Anderson v. Cahill

Annotate this Case

528 S.W.2d 742 (1975)

Johnny ANDERSON, a minor, by his mother and next friend, Rosemary Anderson, Plaintiff-Appellant, v. David F. CAHILL, d/b/a D. F. Cahill Construction Company, Defendant-Respondent.

No. 58909.

Supreme Court of Missouri, En Banc.

September 8, 1975.

Rehearing Denied October 13, 1975.

*744 Barbieri, Combs & Gotschall, Roger J. Barbieri, Commodore M. Combs, Jr., Kansas City, for plaintiff-appellant.

Shook, Hardy & Bacon, David H. Clark, Robert E. Northrip, Kansas City, for defendant-respondent.

HENLEY, Judge.

This is an action for damages for personal injuries received by a child when he fell into a construction excavation. Verdict and judgment were for defendant and plaintiff appealed to the Court of Appeals, Kansas City district.[1] That court affirmed the judgment and, on application of plaintiff, we ordered the case transferred to this court. It will be finally determined here the same as on original appeal. Mo.Const. Art. V, § 10. We reverse and remand for error in the giving of two instructions.

Plaintiff was four years, ten months of age on the date of his injury. The excavation into which he fell was in a residential area of Independence, Missouri, on the grounds of St. Mary's Church adjoining Liberty street on the east. Located on these grounds were the church building, the rectory south of the church, both of which faced Liberty street or west; the high school and gymnasium buildings behind or east of the church and rectory; and a secondary school building on the north side of the church which extends east from Liberty back toward the gymnasium. Defendant, in the process of building an addition to the back of the church building, excavated an area approximately 10 feet deep for a large basement and then poured the concrete footings and foundation walls for the addition, leaving an open area or hold of approximately two feet between the east side of the excavation and the foundation wall. Plaintiff and his two sisters, ages 6 and 7, were enroute to a neighborhood grocery *745 store for their mother on a Saturday afternoon when they strayed from their errand onto the construction site. Their home was approximately a half-block from the driveway adjoining the south side of the rectory. Plaintiff was seen to fall headfirst into the open area described above at a point a few feet north of the excavation's south edge. The witness, Mr. Virgil Julian, standing some distance farther north looking west, first became aware of the child when he saw him fall; he immediately jumped into the hole and rescued him.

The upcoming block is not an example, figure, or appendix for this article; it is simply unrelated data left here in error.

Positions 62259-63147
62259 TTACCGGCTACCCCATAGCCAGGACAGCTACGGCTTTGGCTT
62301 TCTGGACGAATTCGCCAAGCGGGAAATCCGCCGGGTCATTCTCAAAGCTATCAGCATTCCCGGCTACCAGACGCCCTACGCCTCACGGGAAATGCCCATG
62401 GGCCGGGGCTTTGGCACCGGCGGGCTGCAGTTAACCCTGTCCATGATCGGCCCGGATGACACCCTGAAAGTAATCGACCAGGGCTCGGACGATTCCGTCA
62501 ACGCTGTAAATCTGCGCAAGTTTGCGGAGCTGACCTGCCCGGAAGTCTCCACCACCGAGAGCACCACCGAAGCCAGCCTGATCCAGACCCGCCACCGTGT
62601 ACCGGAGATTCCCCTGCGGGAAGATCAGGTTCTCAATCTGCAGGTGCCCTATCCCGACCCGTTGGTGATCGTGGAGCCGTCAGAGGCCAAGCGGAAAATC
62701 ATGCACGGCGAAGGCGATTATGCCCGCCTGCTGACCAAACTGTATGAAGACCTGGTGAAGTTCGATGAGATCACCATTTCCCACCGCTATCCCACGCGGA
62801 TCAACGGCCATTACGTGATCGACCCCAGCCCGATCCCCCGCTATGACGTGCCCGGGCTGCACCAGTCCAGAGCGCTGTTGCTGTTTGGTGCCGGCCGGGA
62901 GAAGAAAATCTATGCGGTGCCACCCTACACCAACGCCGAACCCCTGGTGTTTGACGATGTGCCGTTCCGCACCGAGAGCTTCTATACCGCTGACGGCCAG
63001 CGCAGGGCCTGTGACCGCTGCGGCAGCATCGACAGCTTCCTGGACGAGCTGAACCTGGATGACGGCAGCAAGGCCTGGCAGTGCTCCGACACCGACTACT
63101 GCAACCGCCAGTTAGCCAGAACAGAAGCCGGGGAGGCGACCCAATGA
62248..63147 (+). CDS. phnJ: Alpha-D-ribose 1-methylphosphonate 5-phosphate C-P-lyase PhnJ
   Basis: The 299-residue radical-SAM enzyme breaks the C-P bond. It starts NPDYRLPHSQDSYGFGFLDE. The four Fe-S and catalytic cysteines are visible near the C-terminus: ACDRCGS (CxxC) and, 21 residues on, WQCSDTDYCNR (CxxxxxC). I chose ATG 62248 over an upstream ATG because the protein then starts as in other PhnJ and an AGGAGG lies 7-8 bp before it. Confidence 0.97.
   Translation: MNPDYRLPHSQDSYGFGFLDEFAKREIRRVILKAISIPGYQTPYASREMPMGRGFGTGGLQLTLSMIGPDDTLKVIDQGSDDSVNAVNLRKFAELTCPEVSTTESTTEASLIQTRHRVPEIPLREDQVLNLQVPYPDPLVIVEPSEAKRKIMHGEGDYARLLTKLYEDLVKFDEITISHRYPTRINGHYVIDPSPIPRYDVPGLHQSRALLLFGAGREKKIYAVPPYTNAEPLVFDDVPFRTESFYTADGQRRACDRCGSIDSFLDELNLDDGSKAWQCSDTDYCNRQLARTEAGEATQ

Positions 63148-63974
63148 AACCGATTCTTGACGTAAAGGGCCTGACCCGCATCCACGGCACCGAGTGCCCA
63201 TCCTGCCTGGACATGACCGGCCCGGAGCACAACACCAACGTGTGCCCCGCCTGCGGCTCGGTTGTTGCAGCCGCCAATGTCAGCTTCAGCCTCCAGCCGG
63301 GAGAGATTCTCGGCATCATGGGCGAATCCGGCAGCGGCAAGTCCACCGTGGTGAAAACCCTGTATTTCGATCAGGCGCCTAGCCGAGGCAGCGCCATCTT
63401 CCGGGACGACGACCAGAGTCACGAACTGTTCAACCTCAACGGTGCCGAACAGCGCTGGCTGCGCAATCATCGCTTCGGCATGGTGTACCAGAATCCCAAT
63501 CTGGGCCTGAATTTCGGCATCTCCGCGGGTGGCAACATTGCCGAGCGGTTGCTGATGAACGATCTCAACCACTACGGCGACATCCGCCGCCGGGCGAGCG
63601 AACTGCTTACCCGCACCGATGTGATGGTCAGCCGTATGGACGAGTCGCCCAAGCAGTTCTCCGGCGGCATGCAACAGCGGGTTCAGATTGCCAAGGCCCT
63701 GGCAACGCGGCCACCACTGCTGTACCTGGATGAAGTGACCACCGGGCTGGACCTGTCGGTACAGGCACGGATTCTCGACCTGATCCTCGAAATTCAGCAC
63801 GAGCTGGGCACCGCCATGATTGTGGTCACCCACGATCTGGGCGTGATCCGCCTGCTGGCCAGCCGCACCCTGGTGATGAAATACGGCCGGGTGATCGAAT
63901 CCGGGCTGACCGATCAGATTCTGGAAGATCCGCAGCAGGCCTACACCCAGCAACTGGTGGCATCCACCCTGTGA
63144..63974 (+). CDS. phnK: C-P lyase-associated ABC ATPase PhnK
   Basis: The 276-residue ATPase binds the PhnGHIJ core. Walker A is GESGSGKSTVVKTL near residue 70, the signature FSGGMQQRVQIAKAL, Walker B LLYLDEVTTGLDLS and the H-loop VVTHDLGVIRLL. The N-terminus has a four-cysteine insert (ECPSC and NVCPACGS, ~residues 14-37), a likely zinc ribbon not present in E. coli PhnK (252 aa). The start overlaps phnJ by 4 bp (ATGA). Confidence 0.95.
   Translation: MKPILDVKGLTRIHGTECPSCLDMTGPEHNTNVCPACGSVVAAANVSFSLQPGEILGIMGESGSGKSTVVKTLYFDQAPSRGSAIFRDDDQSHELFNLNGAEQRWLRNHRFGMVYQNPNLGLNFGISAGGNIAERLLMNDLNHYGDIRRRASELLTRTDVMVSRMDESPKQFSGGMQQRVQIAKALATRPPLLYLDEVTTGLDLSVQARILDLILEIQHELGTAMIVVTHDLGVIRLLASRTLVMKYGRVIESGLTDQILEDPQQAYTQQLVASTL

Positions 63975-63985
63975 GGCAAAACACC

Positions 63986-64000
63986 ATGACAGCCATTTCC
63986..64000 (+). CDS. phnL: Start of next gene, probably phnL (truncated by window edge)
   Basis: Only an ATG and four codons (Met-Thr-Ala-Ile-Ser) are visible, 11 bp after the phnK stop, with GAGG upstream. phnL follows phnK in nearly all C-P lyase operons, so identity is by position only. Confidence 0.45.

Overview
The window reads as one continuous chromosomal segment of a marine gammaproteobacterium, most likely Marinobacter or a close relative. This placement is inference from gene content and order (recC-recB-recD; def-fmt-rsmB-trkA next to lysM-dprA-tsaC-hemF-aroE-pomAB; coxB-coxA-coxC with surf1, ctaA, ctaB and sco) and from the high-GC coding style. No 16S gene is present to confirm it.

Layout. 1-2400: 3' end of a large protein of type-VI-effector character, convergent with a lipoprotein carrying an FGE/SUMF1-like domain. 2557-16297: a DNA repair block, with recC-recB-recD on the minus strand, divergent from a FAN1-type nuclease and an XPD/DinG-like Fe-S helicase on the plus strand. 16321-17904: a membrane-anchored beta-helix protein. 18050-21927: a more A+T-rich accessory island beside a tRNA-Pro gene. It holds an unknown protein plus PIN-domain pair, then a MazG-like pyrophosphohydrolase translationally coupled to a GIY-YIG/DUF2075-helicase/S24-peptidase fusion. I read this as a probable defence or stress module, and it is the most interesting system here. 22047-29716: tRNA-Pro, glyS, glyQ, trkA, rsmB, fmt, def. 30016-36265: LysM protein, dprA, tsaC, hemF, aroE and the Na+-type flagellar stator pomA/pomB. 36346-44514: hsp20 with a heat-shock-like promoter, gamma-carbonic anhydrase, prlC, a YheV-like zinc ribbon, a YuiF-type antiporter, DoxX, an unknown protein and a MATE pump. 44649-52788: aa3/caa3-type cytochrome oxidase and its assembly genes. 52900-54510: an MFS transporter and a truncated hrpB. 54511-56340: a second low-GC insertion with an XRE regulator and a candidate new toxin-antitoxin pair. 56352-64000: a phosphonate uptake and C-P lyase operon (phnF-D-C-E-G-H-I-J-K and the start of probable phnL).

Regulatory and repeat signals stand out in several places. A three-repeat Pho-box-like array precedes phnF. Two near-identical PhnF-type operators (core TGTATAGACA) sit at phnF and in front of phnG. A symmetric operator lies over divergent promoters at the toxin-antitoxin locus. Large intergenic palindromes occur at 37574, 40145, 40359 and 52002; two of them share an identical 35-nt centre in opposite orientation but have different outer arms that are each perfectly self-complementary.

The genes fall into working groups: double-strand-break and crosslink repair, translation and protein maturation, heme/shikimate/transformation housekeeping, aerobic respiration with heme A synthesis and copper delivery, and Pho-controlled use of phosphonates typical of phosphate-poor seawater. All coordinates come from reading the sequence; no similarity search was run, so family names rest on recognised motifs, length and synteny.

Mrs. Virgil Julian testified that while in the car waiting for her husband to return, she saw two little girls playing in a sand pile inside the large excavation. She saw a little boy join the two girls and watched them play in the sand pile. Later, she saw her husband come out of the area between the concrete foundation wall and the side of the excavation carrying the plaintiff.

Defendant had erected a snow fence as a barrier in all openings leading from the street and the buildings to the construction area, but had failed to bar one avenue of access: a narrow strip (said to be 2-3 feet wide) behind the rectory and between a construction shed and the high school building leading north from an unbarred driveway on the south side of the rectory directly to the construction area and the excavation.

Plaintiff's first point is that the court erred in giving instruction No. 4, defendant's converse of plaintiff's verdict directing instruction No. 3, for the reasons stated below. Instruction No. 3 reads:

"Your verdict must be for the plaintiff if you believe:

First, defendant maintained an open excavated area, and

Second, defendant knew or should have known that young children would be likely to trespass, and

Third, that the open excavated area was a condition that the defendant knew or should have known involved an unreasonable risk of serious bodily harm to such children, and